Yesterday evening, election staff officially closed nominations and withdrawals for the 2022 Thompson Municipal Election, and drew lots for where candidate names would appear on the voting ballot.
A total of three candidates are running for the office of mayor, and 12 candidates are running for City Councillor:
The School District of Mystery Lake Board of Trustees has been acclaimed for 2022, with exactly 7 trustees filling seven seats. There will be no election of school board trustees on the 2022 ballot:
M. D. Sharker
Advanced Polls October 10 and October 19
Advanced polling will be held at City Hall on Monday, October 10, 2022 from 9:00am to 6:00pm, and on Wednesday, October 19, 2022 from 8:00am to 8:00pm.
Election Day Is Entirely In The TRCC This Year
The 2022 Municipal Election will not be polled at schools. All in-person voting will take place in the TRCC on October 26, 2022, from 8:00am to 8:00pm, with the exception of the mobile polling stations at select locations.
Not Sure If You’re On The Voter’s List? Call Senior Election Official Norma Howitt at 204-679-4848!
Construction crews working on our capital water and sewer renewals are working on a 21-7 schedule, and are off for the week leading up to the long weekend.
They’ll be resuming work in Deerwood and Juniper areas on September 7, which is, as it happens, the first day of school.
The project is going to run well into September, and possibly a chunk of October, and so our Development and Technical Services department has worked with our contractors to develop a safety plan for youth walking to and from school, as well as other pedestrians who may need to cross the worksite:
From 8:30am to 9:00am, 12:00pm – 1:00pm, and 3:00pm to 4:00pm, there will be a designated barricade attendant/spotter to guide traffic in the construction zone, when students are walking to and from school.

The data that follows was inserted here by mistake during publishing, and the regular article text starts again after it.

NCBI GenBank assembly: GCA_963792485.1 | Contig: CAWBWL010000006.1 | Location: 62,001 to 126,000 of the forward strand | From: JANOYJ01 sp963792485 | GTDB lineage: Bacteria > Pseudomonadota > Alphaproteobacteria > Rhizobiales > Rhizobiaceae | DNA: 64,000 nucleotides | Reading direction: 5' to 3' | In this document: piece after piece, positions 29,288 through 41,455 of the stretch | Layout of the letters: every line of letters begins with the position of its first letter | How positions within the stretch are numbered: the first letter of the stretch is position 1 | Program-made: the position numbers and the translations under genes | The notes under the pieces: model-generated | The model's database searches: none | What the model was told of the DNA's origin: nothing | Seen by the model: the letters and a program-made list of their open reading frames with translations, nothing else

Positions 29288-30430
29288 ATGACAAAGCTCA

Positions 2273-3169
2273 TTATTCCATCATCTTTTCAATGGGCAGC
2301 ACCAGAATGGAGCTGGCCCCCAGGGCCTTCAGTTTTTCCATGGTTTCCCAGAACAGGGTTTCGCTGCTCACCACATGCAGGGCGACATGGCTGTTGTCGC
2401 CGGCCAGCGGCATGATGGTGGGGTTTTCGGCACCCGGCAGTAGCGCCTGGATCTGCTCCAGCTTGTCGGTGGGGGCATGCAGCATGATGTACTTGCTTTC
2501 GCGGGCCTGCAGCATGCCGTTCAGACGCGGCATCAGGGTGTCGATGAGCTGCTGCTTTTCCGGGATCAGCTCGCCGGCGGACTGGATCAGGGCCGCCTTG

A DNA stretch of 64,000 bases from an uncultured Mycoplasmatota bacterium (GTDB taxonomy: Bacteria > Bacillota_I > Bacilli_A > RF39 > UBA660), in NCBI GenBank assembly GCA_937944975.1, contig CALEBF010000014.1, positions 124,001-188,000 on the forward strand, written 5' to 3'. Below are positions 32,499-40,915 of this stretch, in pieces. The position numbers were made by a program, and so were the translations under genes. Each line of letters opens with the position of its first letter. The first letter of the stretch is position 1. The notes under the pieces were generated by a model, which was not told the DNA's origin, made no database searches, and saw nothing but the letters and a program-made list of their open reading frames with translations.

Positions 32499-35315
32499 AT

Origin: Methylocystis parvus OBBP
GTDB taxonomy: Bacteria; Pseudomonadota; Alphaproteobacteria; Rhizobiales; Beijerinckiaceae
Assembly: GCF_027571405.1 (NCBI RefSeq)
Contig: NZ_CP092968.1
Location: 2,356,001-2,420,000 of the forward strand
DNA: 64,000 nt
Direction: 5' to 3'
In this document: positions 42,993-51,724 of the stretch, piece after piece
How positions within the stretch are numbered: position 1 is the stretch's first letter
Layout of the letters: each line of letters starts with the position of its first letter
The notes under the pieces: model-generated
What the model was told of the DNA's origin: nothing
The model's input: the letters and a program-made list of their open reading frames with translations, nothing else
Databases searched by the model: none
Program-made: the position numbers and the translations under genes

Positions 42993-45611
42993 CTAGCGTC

The contractor will escort anyone who needs to walk or otherwise pass through a work site if needed.
Clear signage will be put up to indicate where work is taking place, and where safe walking paths have been designated.
No excavated holes will be left unattended without fencing.
The department is also reviewing our transit routes and will work with our transit contractor to make route adjustments if necessary.
Road Closures Will Take Place On Both Streets
There will be ongoing road closures in both construction sites as crews start to connect service lines from the water main to homes. Please drive with caution and respect established detour signs.
As the ice plant is operating for the season, hours at The Rec Room will be affected when an ice plant operator isn’t on-site. It will be closed on Saturday and Sunday this week, but it will be open on weekends when the right staff are available.
Call the TRCC For Up-To-Date Schedules
We’ll be sharing The Rec Room’s hours next week once we have details ironed out with our front desk staff through social media and our website. We’ll also be keeping the TRCC’s automated front desk message up-to-date with the latest hours and schedule adjustments, which you can hear at 204-677-7952.